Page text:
Ferguson is today celebrating a quarter of a century in charge of Manchester United.
As Sir Alex Ferguson celebrates a quarter of a century in charge of Manchester United, one of his former players is singing his praises.
Terry Gibson, 48, was at Manchester United when Ferguson arrived on November 6, 1986.
He was sold to Wimbledon in 1987, three years before United’s 1-0 FA Cup final replay win over Crystal Palace sparked more than two decades of dominance in England.
And Gibson joked: “He hasn’t looked back since getting rid of me!”
But Gibson is effusive in his praise.
He said: “It really is an unbelievable achievement, added to the fact he’s won so much.”
Gibson formed part of the infamous Crazy Gang alongside Vinnie Jones, Dennis Wise, John Fashanu and Lawrie Sanchez that stunned Liverpool in the 1988 FA Cup final.
He remembers Ferguson’s arrival at United as if it were yesterday, yet it was not as spectacular as most would assume.
Gibson said: “He gave the usual speeches. It was no different to wherever else I’ve been where the manager’s been changed.
“Everyone wants to impress so you’re on your toes in training,” he added.
“It was a new slate for a lot of people, for me in particular.”
Ferguson arrived with United second from bottom in the old First Division after a disastrous start saw Ron Atkinson sacked.
“If you asked me on that first day if I saw a manager who was going to be at Man United and win what he has for the next 25 years, I’d be lying,” said Gibson.
But a disillusioned squad were soon made to feel important.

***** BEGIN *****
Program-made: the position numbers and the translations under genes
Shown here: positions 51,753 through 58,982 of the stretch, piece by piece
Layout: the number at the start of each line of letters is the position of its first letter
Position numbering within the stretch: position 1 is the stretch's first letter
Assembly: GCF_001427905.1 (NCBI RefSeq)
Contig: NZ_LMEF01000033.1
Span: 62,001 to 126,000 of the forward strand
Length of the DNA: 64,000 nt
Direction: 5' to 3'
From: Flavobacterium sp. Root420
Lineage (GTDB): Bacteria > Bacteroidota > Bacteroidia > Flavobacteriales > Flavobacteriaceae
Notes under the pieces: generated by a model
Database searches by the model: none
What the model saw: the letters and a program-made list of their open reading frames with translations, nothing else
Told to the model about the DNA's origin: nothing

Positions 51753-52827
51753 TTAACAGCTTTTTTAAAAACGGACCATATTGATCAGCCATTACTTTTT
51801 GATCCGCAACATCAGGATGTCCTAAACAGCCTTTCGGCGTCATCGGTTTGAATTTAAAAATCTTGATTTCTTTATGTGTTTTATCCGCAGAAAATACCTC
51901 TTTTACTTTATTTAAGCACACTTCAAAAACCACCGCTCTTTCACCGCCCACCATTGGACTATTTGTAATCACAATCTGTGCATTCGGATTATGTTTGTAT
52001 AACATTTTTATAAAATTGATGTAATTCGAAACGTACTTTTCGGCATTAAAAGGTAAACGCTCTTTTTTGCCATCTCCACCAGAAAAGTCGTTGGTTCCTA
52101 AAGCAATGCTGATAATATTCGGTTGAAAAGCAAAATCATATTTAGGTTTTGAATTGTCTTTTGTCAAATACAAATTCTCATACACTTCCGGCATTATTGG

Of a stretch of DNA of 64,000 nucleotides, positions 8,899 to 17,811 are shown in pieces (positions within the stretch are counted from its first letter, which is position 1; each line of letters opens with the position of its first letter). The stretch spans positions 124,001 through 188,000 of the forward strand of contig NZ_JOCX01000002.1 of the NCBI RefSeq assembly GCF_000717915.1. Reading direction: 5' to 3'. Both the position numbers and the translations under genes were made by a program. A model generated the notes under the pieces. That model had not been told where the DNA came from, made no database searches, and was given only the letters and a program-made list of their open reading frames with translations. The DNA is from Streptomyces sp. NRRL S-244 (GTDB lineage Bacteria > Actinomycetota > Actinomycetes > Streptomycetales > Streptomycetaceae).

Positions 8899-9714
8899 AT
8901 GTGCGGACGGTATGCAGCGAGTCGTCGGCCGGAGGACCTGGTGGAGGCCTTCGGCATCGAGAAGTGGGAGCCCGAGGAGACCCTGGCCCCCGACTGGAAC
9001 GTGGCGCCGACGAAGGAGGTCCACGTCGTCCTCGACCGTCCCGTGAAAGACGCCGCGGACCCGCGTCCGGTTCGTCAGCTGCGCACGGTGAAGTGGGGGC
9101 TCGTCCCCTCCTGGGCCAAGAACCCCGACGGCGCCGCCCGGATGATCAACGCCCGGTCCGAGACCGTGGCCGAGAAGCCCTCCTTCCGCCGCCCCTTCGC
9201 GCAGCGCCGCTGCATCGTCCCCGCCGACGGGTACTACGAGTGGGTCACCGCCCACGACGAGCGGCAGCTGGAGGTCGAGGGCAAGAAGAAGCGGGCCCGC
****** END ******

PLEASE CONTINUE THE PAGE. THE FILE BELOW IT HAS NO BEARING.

Gibson said: “He did treat everybody fairly. There were no favourites which had been the case under Ron.
“There was a group that played come what may even though results were bad. Those that hadn’t been regulars were given a chance.
“We all knew where we stood. Within two or three days we were all scared of him,” he added.
“No one was going to take any liberties with the manager.”
But Ferguson couldn’t give Gibson the regular first team football he craved so he joined Wimbledon in 1987.
“He gave me a chance,” said Gibson. “He was honest, fair and knowledgeable and that’s all a player can ask for.”
“But I could see that new players were going to be joining the club because even then it was possibly the biggest club in the country.”
“We had a frank discussion. He wasn’t keen on me leaving but I explained I wanted to play regularly and detested reserve team football.
“He wished me well.”
However, Gibson is adamant he wouldn’t trade his time at Wimbledon to have been part of Ferguson’s success.
He said: “I treasure my FA Cup win.
“I’m proud that I played for United but I’m more proud than ever that I won an FA Cup final with Wimbledon and particularly that group of players.
“It’s how your life works out. I certainly don’t look back and wish I’d stayed.”
Still, Gibson is unequivocal in his admiration for Ferguson’s longevity at United.
“It’s incredible the man’s been there that long – it seems like a previous life.
“Most players go from club to club or managers get the sack. I’ve probably had 10 managers in my career.
“You see someone like Ryan Giggs who’s still playing, Gary Neville, Paul Scholes – they’ve only ever had one manager.”
Gibson has been in touch with Ferguson since and his old manager is always willing to lend a hand, especially when he became a coach.
He was assistant manager to Sanchez at Wycombe Wanderers, where the pair almost repeated their FA Cup heroics but lost 2-1 to Liverpool in a 2001 semi-final.
Gibson said: “He allowed us to use the training ground at United when we were travelling for matches up north.
“Whenever you left a message he always got back to you and helped out.”
But while Ferguson enjoys his silver jubilee, Gibson will be celebrating his own in a couple of years – the 25-year anniversary of Wimbledon’s FA Cup triumph.
He said: “Hopefully there’ll be some sort of arrangement there where we try to get together.”